Dreaming in Winter

Drawing activity suitable for all ages.

William Kurelek

Reminiscences of Youth

William Kurelek, Reminiscences of Youth

William Kurelek, Reminiscences of Youth, 1968. Mixed media on hardboard, Overall: 125.1 x 149.5 cm. The Thomson Collection at the Art Gallery of Ontario. © Estate of William Kurelek, courtesy of the Wynick/Tuck Gallery, Toronto.

In this painting, artist William Kurelek has painted himself in the frame of this winter scene. It is as if we are looking at two different narratives in one artwork, one of the artist dreaming, and perhaps the dream he is having is of this winter scene. What are all the things you see happening in this scene? How do you think the artist feels about this particular memory? There are people in the foreground at the bottom of the scene; there are people in the middle ground around the hill; and there are also people far away at the horizon. In a way, they are little vignettes of activities that could have happened all at one time. They can also convey how a dream presents different things all in one swoop.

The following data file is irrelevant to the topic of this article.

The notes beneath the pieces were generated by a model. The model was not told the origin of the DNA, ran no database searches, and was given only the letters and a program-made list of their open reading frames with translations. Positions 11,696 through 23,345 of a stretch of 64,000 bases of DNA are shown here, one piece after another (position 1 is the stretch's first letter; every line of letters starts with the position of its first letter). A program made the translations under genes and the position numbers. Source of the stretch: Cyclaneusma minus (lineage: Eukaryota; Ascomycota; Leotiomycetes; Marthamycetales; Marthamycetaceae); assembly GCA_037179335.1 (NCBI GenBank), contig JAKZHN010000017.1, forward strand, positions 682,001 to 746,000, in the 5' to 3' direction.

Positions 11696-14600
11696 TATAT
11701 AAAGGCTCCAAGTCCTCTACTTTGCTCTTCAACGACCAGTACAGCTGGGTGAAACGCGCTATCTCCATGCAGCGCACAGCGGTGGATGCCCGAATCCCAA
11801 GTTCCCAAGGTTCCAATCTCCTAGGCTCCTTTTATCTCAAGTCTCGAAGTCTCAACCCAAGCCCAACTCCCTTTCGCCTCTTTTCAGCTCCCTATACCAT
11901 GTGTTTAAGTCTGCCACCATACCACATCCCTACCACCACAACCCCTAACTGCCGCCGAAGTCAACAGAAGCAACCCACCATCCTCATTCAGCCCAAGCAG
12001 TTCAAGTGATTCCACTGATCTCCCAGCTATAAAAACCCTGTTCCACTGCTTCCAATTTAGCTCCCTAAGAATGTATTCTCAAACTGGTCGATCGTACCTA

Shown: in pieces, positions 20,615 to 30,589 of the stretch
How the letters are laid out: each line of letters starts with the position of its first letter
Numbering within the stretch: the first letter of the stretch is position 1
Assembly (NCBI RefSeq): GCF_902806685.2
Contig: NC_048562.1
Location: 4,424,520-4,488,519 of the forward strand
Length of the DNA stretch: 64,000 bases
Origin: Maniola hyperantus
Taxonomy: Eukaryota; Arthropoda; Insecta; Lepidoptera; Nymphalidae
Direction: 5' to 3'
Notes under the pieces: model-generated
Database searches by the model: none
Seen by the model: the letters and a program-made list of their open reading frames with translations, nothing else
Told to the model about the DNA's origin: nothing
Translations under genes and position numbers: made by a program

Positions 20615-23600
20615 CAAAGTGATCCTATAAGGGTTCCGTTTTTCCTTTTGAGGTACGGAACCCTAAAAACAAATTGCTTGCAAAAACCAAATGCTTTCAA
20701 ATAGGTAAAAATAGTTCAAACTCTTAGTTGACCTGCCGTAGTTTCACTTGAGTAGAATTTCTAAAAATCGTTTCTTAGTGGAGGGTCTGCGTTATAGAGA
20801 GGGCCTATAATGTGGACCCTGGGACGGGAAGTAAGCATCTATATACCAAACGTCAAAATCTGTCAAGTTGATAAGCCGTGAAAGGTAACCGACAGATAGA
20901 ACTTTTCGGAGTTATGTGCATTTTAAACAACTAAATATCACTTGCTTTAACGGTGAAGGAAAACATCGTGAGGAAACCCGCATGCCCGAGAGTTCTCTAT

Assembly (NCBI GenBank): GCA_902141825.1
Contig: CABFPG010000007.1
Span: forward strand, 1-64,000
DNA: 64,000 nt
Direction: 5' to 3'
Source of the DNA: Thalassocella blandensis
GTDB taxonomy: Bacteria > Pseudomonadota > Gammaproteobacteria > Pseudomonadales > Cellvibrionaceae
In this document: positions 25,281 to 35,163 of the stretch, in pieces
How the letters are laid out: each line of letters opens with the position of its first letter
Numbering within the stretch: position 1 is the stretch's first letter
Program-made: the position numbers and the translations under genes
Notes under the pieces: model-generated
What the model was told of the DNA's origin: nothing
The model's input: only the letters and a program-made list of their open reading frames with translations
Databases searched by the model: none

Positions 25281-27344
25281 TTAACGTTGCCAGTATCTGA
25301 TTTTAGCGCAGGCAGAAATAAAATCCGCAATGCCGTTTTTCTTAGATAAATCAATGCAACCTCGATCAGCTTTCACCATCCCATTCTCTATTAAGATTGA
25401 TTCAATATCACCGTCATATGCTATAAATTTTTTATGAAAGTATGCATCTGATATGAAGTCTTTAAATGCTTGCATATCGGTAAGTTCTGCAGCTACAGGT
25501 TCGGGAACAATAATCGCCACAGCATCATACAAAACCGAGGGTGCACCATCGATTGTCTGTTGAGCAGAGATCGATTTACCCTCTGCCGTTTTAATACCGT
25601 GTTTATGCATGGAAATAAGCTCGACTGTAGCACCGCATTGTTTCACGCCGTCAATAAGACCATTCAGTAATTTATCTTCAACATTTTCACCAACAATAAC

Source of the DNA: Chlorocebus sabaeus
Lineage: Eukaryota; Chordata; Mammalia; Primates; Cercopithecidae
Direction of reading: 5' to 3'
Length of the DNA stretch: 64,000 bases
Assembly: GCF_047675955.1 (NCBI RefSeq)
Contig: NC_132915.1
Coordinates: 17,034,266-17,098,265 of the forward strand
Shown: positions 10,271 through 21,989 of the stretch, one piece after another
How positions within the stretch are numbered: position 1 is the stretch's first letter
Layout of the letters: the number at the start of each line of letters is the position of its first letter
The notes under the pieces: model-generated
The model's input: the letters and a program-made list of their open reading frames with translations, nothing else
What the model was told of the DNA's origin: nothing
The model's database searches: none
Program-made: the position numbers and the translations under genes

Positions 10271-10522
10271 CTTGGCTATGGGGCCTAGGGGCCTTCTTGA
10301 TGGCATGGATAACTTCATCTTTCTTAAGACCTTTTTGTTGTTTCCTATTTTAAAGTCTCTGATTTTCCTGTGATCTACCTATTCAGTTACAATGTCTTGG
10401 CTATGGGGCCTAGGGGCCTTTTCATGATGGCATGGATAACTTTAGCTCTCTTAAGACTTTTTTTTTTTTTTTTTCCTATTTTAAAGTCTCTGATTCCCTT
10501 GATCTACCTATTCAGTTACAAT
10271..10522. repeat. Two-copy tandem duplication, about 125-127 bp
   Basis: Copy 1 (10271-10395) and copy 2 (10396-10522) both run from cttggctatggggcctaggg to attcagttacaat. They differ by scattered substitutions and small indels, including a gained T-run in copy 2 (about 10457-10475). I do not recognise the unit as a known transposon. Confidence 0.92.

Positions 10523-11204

William Kurelek was born on a farm in Alberta in 1927. His family settled among the Ukranian-Albertan community but during the Great Depression, they moved north of Winnipeg. These childhood places influenced many of Kurelek's paintings. The oldest of seven siblings, Kurelek began drawing in Grade 1; as an adult, he became a very successful framer and fine artist.


When is the last time you played in the snow? Did you roll a giant snowball? Did you make snow angels by lying in the snow, waving your arms and legs up and down? Think about your favourite memories of playing in the snow. How did this memory make you feel?



What shapes would you use to represent this feeling? A geometric shape, like a circle, triangle or square? Or perhaps an organic shape?

Draw (or colour) your own reminiscences.

  1. Select one shape and repeat it over and over across the page – you can turn the shape upside down, have shapes overlap or, if you really feel like it, include more than one shape!
  2. Now select a colour to fill in your shapes – will you use one colour or many colours to capture this feeling of being in the snow?
  3. What does your composition reveal? Are there surprising rhythms and patters that emerge from your shapes and colours?

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